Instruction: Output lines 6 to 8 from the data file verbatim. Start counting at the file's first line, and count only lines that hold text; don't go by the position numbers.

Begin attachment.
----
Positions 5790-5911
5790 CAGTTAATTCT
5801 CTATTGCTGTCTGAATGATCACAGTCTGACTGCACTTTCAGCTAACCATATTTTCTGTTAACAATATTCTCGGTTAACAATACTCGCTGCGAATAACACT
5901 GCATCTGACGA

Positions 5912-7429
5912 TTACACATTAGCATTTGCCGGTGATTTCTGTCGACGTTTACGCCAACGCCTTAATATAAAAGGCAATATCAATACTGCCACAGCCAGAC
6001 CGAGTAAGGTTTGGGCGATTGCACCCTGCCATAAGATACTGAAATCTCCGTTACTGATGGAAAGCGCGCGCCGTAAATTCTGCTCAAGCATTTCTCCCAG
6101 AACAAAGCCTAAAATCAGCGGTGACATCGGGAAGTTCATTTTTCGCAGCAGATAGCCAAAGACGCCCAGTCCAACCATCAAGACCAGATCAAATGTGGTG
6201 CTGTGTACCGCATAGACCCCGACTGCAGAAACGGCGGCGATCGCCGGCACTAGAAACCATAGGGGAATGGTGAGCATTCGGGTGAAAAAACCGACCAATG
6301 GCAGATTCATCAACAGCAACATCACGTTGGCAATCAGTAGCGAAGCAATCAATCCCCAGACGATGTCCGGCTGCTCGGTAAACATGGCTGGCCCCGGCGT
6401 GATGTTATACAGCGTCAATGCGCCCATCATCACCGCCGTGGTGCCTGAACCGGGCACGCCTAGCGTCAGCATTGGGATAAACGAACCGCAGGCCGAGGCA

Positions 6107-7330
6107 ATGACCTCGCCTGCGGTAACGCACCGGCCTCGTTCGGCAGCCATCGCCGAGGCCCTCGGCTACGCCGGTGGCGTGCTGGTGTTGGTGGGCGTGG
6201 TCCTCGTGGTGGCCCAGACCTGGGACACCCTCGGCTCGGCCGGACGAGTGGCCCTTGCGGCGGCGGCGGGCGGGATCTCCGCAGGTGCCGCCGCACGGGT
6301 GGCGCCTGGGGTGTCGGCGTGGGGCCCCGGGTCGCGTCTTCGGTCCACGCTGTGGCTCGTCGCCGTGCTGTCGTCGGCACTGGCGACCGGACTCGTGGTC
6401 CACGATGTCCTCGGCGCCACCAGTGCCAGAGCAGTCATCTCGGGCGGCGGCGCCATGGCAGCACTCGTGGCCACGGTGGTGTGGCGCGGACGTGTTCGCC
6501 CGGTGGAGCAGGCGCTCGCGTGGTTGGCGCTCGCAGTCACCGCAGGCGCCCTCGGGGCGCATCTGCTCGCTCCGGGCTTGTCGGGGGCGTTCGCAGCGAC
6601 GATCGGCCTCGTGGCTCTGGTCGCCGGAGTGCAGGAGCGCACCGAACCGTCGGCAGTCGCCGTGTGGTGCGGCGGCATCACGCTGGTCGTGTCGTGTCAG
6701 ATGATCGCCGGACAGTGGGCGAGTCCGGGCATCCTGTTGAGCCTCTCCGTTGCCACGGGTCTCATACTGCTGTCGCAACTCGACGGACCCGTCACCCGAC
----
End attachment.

5912 TTACACATTAGCATTTGCCGGTGATTTCTGTCGACGTTTACGCCAACGCCTTAATATAAAAGGCAATATCAATACTGCCACAGCCAGAC
6001 CGAGTAAGGTTTGGGCGATTGCACCCTGCCATAAGATACTGAAATCTCCGTTACTGATGGAAAGCGCGCGCCGTAAATTCTGCTCAAGCATTTCTCCCAG
6101 AACAAAGCCTAAAATCAGCGGTGACATCGGGAAGTTCATTTTTCGCAGCAGATAGCCAAAGACGCCCAGTCCAACCATCAAGACCAGATCAAATGTGGTG